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British Airways to pay 2.2 BILLION Avios points to settle a US Class Action lawsuit settlement

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If you lived in the United States between November 2006 and April 2013, you could be in line for a windfall following the proposed settlement of a class action lawsuit against British Airways over Avios redemptions.

The case – put simply – was that British Airways added surcharges to Avios redemptions in breach of Executive Club terms and conditions.  Whilst these were called ‘fuel surcharges’ there was no proof that they bore any relation to changes in the cost of aviation fuel.

For clarity, British Airways has not admitted it was at fault and no court has found otherwise – but the airline is handing over a pile of money to make the case go away.

Avios wing 9

You are in the money (well, Avios) if:

You booked an Avios redemption (100% Avios, not ‘cash and Avios’) between 9th November 2006 and 17th April 2013

You had a United States address on your BAEC account at the time of booking and gave a US address for whoever was flying, if it was not you

The taxes and charges paid included a fuel surcharge

You will get:

12,500 Avios for one redemption

20,000 Avios for between two and five redemptions 

35,000 Avios for six or more redemptions 

Avios will be awarded within 30 days of the final settlement being agreed.  The court is expected to rubber stamp the settlement on 27th July but BA has further rights to appeal which could extend the process by another year or more.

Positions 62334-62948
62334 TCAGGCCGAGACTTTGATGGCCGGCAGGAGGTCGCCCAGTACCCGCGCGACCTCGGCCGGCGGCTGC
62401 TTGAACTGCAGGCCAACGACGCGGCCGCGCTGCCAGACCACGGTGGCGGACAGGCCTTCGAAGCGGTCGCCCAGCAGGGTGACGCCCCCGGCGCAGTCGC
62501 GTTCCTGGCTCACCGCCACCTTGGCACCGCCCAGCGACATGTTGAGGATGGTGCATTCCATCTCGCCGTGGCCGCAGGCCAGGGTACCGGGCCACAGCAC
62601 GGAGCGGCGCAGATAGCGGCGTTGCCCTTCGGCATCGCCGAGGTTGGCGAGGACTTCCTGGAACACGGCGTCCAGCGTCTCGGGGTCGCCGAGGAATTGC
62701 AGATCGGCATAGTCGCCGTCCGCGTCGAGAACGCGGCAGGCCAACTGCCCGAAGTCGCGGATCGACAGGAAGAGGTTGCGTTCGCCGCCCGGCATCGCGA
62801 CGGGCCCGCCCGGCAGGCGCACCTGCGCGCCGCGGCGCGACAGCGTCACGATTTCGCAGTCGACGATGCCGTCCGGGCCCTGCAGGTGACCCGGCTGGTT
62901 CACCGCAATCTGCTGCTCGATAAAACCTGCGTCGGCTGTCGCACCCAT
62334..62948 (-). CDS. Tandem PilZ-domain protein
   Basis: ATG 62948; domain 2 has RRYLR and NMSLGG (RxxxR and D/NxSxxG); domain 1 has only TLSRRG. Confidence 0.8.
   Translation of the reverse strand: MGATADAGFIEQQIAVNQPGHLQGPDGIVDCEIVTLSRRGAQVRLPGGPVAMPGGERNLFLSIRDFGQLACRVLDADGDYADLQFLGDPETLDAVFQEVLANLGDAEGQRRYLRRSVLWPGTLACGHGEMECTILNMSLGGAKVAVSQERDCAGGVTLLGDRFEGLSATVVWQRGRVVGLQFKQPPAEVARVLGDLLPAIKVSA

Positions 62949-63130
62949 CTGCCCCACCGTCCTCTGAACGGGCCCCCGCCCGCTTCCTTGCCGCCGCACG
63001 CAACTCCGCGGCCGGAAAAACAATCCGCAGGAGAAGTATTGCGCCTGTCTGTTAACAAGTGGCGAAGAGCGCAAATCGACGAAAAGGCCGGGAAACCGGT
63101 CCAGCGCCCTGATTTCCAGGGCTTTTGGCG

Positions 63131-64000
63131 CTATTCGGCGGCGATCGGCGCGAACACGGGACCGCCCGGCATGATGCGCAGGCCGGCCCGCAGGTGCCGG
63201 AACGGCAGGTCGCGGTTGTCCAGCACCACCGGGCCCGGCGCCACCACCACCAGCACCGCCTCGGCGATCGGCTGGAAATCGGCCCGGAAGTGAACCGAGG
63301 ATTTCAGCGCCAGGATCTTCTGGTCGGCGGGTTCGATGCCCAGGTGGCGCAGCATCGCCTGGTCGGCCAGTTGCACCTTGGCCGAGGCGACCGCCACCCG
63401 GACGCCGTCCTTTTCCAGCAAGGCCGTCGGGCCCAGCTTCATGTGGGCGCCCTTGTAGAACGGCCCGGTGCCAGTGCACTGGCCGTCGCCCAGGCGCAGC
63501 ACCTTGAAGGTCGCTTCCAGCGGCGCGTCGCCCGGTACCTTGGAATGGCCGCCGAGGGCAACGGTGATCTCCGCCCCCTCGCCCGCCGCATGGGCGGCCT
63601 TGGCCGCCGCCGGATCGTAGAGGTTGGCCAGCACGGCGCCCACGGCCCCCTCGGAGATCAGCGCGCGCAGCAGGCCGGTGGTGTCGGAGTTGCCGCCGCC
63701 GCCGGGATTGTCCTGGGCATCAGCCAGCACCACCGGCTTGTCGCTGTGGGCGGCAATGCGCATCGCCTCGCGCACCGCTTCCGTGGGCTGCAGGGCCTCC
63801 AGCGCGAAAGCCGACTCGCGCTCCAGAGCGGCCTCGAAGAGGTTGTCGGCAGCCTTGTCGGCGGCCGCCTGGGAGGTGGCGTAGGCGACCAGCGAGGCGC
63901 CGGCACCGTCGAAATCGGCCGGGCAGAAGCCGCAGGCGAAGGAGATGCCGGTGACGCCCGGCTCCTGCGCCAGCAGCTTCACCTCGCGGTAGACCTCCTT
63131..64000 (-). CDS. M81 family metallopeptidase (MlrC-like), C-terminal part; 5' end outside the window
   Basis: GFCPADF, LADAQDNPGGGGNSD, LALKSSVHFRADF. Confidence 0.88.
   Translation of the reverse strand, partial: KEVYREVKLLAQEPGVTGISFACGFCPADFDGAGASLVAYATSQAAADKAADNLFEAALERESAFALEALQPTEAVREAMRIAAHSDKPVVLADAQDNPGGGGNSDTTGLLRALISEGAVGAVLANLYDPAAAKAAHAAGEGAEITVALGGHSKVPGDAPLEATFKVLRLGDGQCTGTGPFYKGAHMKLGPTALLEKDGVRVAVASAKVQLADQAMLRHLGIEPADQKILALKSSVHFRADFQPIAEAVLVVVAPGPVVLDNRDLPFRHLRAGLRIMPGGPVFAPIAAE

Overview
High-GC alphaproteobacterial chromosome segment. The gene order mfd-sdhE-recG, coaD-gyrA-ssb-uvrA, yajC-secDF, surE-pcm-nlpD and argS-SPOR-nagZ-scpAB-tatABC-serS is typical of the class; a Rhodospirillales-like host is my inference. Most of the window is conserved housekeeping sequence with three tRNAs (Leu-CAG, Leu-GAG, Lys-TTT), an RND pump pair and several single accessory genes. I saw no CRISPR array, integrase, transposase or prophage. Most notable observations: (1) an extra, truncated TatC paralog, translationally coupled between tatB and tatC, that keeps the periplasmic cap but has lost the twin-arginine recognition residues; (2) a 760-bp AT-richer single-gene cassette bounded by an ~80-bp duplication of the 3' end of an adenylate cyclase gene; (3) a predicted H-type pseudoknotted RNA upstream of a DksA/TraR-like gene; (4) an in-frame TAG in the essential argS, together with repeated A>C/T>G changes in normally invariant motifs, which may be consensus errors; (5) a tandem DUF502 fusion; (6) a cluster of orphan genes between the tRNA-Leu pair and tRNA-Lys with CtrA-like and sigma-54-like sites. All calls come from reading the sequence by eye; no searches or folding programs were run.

Alternatively, you can opt in to take a cash alternative which is roughly 17% of the fuel surcharges you paid.

Assuming that everyone takes Avios, a total of 2,228,677,500 Avios will be awarded.

The Avios will be awarded automatically to all BAEC members who made qualifying redemptions during the period.  If you want the money, you need to specifically opt in by 29th July.  If you have closed your BAEC account in the interim, your only option is to receive cash and you need to specifically opt in.

You retain the right to opt out of this settlement and sue BA directly if you wish.

Don’t worry about sending a thank you note to the lawyers.  They are asking for almost $15m in fees and expenses for their work (the fee represents 28% of the settlement value) although you are allowed to object to this if you wish.  The court will consider your objection before deciding whether to approve the payment.

PS.  This settlement is only for US residents.  Whilst UK residents paid similar fuel surcharges over this period, they are not included.  Will any UK law firm now raise a similar case?

How to earn Avios points from UK credit cards

How to earn Avios from UK credit cards (October 2022)

As a reminder, there are various ways of earning Avios points from UK credit cards.  Many cards also have generous sign-up bonuses!

In February 2022, Barclaycard launched two exciting new Barclaycard Avios Mastercard cards with a bonus of up to 25,000 Avios. You can apply here.

You qualify for the bonus on these cards even if you have a British Airways American Express card:

Barclaycard Avios Plus card

Barclaycard Avios Plus Mastercard

25,000 Avios for signing up and an upgrade voucher for spending £10,000 Read our full review

Barclaycard Avios card

Barclaycard Avios Mastercard

5,000 Avios for signing up and an upgrade voucher for spending £20,000 Read our full review

There are two official British Airways American Express cards with attractive sign-up bonuses: